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Mr. ROONEY. These justifications indicate that the request is in the amount of $3,769,000, which would be an increase of $273,300 over the amount appropriated for the Civil Division in the current fiscal year.
The increases are set forth at page 15–3 and would include the addition of 18 people to the payroll; 12 lawyers and 6 clerical.
Mr. Orrick, do you wish to make a general statement with regard to this?
Mr. ORRICK. I have no general statement to make at this time, Mr. Chairman. I have only been on the job for 3 weeks, since last February 6 to be accurate, and I do not think my observations based on that short period would be of great interest to the committee.
BIOGRAPHY OF W. H. ORRICK, JR.
The committee might be interested in my background.
I was born October 10, 1915, in San Francisco, and I went to law school at the University of California where I graduated in 1941 with an LL.B. degree. I graduated from Yale University with a B.A. degree in 1937, and I have been in private practice in California since 1941, with the exception of 412 years when I was in the Army.
In my former law firm we had 25 lawyers, and it is quite a change for me to be in the biggest civil law firm in the world.
Apropos of that, Mr. Chairman, I would like to say that I am impressed by the caliber of the lawyers with whom I have dealt in the Civil Division, particularly my section chiefs and their assistants. I think the Government is fortunate to have the services of these gentlemen. I might also say that I am impressed by the volume of cases that the Civil Division handles as well as the variety of litigation in that firm.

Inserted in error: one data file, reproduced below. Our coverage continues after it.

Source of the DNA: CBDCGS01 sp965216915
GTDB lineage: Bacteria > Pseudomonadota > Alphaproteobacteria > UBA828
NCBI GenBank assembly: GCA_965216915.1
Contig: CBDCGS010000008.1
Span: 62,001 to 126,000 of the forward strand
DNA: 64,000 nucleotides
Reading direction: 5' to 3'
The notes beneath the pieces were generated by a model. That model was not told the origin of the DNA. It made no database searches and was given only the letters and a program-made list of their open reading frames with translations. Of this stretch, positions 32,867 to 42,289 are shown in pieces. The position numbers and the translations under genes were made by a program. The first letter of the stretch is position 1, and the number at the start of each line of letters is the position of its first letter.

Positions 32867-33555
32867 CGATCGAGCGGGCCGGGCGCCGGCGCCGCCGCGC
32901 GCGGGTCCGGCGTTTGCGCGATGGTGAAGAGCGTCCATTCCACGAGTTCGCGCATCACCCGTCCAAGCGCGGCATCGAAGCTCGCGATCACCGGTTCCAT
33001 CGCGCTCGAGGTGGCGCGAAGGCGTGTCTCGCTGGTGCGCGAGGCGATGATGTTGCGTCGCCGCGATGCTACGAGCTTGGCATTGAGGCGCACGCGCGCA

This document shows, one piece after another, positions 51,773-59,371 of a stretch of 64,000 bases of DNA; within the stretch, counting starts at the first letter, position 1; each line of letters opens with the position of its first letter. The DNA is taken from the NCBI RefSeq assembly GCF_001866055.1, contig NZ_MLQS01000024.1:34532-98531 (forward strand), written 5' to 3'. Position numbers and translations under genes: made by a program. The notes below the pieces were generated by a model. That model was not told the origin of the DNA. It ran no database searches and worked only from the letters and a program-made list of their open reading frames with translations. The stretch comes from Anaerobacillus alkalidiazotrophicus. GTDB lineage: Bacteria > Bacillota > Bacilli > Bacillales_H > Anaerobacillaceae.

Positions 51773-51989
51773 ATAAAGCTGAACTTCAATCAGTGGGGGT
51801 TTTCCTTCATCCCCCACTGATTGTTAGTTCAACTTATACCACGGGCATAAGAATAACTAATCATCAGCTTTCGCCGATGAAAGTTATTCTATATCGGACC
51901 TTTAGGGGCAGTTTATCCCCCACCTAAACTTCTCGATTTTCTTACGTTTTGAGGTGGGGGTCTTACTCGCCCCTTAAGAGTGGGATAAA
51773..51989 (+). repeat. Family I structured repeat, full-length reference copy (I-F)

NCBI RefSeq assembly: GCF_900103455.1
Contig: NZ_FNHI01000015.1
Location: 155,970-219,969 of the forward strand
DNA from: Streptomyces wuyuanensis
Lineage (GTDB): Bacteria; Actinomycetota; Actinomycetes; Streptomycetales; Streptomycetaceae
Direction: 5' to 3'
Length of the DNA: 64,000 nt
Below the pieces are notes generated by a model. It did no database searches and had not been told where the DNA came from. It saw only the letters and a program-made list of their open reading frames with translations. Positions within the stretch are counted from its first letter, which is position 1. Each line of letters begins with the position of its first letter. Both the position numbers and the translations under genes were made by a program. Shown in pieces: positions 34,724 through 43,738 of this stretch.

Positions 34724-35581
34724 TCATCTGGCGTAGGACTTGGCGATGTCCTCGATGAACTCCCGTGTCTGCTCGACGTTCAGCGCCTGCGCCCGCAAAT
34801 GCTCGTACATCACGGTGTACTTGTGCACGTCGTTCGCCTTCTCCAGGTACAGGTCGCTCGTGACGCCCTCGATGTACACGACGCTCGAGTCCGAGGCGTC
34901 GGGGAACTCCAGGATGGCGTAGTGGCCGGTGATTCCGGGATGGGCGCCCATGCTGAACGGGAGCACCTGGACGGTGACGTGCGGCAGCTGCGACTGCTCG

I do not see how the number of lawyers we have there can handle that many cases involving over a billion dollars, as effectively as they do.
Mr. Rooney. Who is going to tell us why we could not cut this budget as it stands at the moment without increasing it by 10 percent?
Mr. ORRICK. May I take that burden on myself?
Mr. Rooney. Yes; but you certainly have not qualified yourself for it up to now--but go ahead.
Mr. ORRICK. I just wanted to make it clear that I have not been here very long and the budget was prepared a considerable length of time before I came.
NEED FOR ADDITIONAL ATTORNEYS
There are 12 additional lawyers requested in the budget to be put into 6 of the 10 sections. In the Court of Claims section, if the committee authorizes the additional 12 lawyers, it is proposed to put 3 lawyers to bring the number up to 40. I might here remark parenthetically that I have discussed this matter with Judge Jones, and he believes that the Court of Claims Section in the Civil Division should be brought up to 50 lawyers, and with this, I must say, on the basis of the caseload that the section now carries, I would agree, if we could get 10 lawyers more in addition to the 12 for which we are now asking.
Mr. ROONEY. In the Court of Claims Section?
Mr. ROONEY. Have not new cases received fallen off last year as compared with the 2 previous years?
Mr. ORRICK. Yes, sir; but the statement I base my statement on
Mr. Rooney. Did you not close last year—and when I say "you" I am not addressing you directly-is it not a fact that of cases closed, there were less cases closed last year than the year before?
Mr. ORRICK. That is true.
Let me state, if I may, that the lawyers in the Court of Claims Section of the Civil Division handled, according, to Judge Jones, about five-sixths of the Court of Claims calendar. These cases which are listed do not
Mr. Rooney. If you are getting less cases, why do you need more lawyers? That is hard to understand.